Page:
The England and Wales Cricket Board said it was “very concerned” at the reports and reiterated its stance on racism. “We are very concerned to hear reports of racist abuse at today’s Test match. We are in contact with colleagues at Edgbaston, who will investigate,” read an ECB statement.

Allegations Against Waqar Younis

More recently, a case of racism against Waqar Younis was also brought to light by Ramiz Raja Jnr. who claimed that he was personally discriminated against along with many other Karachi-born players.

"He told me to learn Punjabi to survive in the team. They used to speak Punjabi in all team meetings," Ramiz Raja added. "Once I asked him to go for training with Sohail Bhai. He refused and said 'this is not Karachi team.'"

This is not the first time Waqar Younis has been pointed out for showcasing as previously, Ahmed Shehzad claimed that his career was handicapped by Waqar Younis and Misbah-ul-Haq for publishing a "biased report."

Sarfaraz Ahmed's Incident Against South Africa

In a bid to understand the situation better, let's take Sarfaraz Ahmed's incident against South Africa as an example. The incident occured during the second ODI of the five-match series in 2019, when Sarfaraz was caught "sledging" on a broadcast stump microphone.

South Africa's Andile Phehlukwayo was on strike when the ball took an inside edge which frustrated then-captain Sarfaraz Ahmed and he went on say: “Hey black [man], where is your mother sitting? What prayer did you get her to say for you today?”

During the live telecast, commentator Mike Haysman asked his fellow commentator Ramiz Raja as to what Sarfaraz was saying.

“Difficult really to translate that. It’s a big long sentence. [He’s] obviously feeling that the left-hander has been very lucky,” Raja replied.

Sarfaraz's sledging, however, might not raise any eyebrows for many locals as such language has become a part of our culture. It is not deemed offensive anymore, same as how many people might pass racist remarks without realising; this is because of the social trends and how we, as a society, have become extremely inconsiderate.

Role of Sports in Uniting Everyone

After the Black Lives Matter movement kicked off in America, sports played a critical role in showcasing unity against racism. England's national football team took a knee in all of last year's European Championship tournament matches. In addition to this, all football leagues also followed the same trend; either it was taking the knee, a one minute silence, or standing still with their hands held up against their heart.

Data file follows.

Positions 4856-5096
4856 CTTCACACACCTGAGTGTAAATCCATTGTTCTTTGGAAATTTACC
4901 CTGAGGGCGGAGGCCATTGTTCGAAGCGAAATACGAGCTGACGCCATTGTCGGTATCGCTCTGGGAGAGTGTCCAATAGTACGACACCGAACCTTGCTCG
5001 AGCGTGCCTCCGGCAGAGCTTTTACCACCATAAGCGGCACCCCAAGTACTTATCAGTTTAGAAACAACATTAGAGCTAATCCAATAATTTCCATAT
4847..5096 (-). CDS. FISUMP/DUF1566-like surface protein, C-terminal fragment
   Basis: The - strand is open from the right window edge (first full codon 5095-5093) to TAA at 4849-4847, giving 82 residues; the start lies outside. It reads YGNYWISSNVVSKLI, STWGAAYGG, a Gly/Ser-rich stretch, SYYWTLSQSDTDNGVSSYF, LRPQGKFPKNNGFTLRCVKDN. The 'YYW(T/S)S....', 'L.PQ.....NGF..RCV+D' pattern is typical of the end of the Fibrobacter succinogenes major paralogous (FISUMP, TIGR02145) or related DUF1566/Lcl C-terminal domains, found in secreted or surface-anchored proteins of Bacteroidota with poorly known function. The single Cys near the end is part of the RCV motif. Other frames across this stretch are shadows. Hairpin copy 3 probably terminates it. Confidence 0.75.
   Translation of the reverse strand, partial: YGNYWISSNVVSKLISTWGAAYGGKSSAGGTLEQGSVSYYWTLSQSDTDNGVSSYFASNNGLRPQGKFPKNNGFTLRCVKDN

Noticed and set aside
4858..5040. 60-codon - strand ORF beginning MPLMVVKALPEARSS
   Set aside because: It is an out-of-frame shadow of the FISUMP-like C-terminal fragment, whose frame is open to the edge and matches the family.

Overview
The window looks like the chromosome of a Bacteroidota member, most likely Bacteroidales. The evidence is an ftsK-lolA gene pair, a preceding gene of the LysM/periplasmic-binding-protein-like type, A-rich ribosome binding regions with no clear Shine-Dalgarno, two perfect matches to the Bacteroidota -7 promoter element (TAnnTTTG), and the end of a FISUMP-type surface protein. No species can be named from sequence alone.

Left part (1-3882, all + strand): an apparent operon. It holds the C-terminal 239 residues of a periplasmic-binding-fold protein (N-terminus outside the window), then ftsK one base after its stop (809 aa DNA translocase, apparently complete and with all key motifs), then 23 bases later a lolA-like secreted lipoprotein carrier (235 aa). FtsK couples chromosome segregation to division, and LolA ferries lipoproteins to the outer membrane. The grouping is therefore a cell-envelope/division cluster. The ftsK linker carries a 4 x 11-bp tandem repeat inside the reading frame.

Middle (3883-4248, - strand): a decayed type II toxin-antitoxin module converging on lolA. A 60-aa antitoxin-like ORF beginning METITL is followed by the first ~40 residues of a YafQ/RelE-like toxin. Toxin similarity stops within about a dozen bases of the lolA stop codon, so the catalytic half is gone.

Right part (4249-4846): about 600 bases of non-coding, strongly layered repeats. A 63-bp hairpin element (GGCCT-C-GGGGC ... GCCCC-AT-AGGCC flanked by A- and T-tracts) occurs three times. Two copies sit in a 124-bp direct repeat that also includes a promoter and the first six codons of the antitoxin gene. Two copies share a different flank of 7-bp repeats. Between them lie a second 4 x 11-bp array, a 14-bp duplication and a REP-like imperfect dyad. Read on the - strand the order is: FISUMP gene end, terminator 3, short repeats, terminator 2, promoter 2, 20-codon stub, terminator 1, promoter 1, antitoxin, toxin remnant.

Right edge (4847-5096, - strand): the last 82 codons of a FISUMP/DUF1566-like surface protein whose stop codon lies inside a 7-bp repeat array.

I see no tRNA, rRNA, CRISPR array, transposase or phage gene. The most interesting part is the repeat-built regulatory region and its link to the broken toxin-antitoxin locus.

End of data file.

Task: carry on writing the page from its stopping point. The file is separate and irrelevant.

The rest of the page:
English Premier League launched an official logo for "no room for racism," which was shown alongside all the football matches to raise awareness and help people become tolerant through sports. After all, seeing your icons follow a trend such as this is bound to have a positive impact on you. To further build on this example, Liverpool's premier player Mohammad Salah was born and raised in Egypt. Ever since his rise to fame in Merseyside, hate crimes against Muslims have gone down along with online hate speech, according to reliable studies conducted in the UK. This depicts a certain power these sports icons have and should not be underestimated.

Before this, it was Colin Kaepernick - an American football quarterback - who was one of the first few sports personalities to take a stand against racism. Since Kaepernick's protest occured in 2016, long before the fight against racism became this apparent, he was faced with a lot of backlash and even hindered his promising career. However, he remained true to the cause and is now considered to be an American civil rights activist.

In order to live a healthy life, we all need to come together and accept other people as who they are. There should be no distinction created based on color, cast, or creed as the world is already divided enough. Let's not fuel the fire anymore.